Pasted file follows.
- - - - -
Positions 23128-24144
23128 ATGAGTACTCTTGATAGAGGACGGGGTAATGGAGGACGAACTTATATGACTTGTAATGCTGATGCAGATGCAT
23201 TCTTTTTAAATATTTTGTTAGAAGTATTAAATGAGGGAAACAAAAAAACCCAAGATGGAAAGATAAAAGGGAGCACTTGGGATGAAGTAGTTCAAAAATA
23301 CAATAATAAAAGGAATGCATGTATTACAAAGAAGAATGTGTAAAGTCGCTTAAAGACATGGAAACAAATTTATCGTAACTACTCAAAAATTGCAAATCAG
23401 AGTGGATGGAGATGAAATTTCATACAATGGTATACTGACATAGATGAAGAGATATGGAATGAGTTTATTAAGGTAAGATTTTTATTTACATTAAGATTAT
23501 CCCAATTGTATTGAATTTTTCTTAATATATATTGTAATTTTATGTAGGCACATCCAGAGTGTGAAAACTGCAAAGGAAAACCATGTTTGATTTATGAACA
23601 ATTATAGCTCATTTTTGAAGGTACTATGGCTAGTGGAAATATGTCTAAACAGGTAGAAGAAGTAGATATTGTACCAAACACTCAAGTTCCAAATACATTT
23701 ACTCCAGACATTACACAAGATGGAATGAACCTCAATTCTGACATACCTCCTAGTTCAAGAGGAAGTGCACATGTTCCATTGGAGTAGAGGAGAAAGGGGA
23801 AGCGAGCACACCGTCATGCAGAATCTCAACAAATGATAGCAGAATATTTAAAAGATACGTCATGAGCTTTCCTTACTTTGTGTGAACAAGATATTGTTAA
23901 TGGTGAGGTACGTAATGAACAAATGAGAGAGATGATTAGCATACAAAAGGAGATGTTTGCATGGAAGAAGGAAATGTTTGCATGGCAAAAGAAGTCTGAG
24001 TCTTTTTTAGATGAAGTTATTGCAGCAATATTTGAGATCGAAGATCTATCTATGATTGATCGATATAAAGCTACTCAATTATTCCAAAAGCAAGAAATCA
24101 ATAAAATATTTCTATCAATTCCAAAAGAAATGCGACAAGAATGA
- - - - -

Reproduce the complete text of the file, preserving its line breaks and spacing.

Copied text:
Positions 23128-24144
23128 ATGAGTACTCTTGATAGAGGACGGGGTAATGGAGGACGAACTTATATGACTTGTAATGCTGATGCAGATGCAT
23201 TCTTTTTAAATATTTTGTTAGAAGTATTAAATGAGGGAAACAAAAAAACCCAAGATGGAAAGATAAAAGGGAGCACTTGGGATGAAGTAGTTCAAAAATA
23301 CAATAATAAAAGGAATGCATGTATTACAAAGAAGAATGTGTAAAGTCGCTTAAAGACATGGAAACAAATTTATCGTAACTACTCAAAAATTGCAAATCAG
23401 AGTGGATGGAGATGAAATTTCATACAATGGTATACTGACATAGATGAAGAGATATGGAATGAGTTTATTAAGGTAAGATTTTTATTTACATTAAGATTAT
23501 CCCAATTGTATTGAATTTTTCTTAATATATATTGTAATTTTATGTAGGCACATCCAGAGTGTGAAAACTGCAAAGGAAAACCATGTTTGATTTATGAACA
23601 ATTATAGCTCATTTTTGAAGGTACTATGGCTAGTGGAAATATGTCTAAACAGGTAGAAGAAGTAGATATTGTACCAAACACTCAAGTTCCAAATACATTT
23701 ACTCCAGACATTACACAAGATGGAATGAACCTCAATTCTGACATACCTCCTAGTTCAAGAGGAAGTGCACATGTTCCATTGGAGTAGAGGAGAAAGGGGA
23801 AGCGAGCACACCGTCATGCAGAATCTCAACAAATGATAGCAGAATATTTAAAAGATACGTCATGAGCTTTCCTTACTTTGTGTGAACAAGATATTGTTAA
23901 TGGTGAGGTACGTAATGAACAAATGAGAGAGATGATTAGCATACAAAAGGAGATGTTTGCATGGAAGAAGGAAATGTTTGCATGGCAAAAGAAGTCTGAG
24001 TCTTTTTTAGATGAAGTTATTGCAGCAATATTTGAGATCGAAGATCTATCTATGATTGATCGATATAAAGCTACTCAATTATTCCAAAAGCAAGAAATCA
24101 ATAAAATATTTCTATCAATTCCAAAAGAAATGCGACAAGAATGA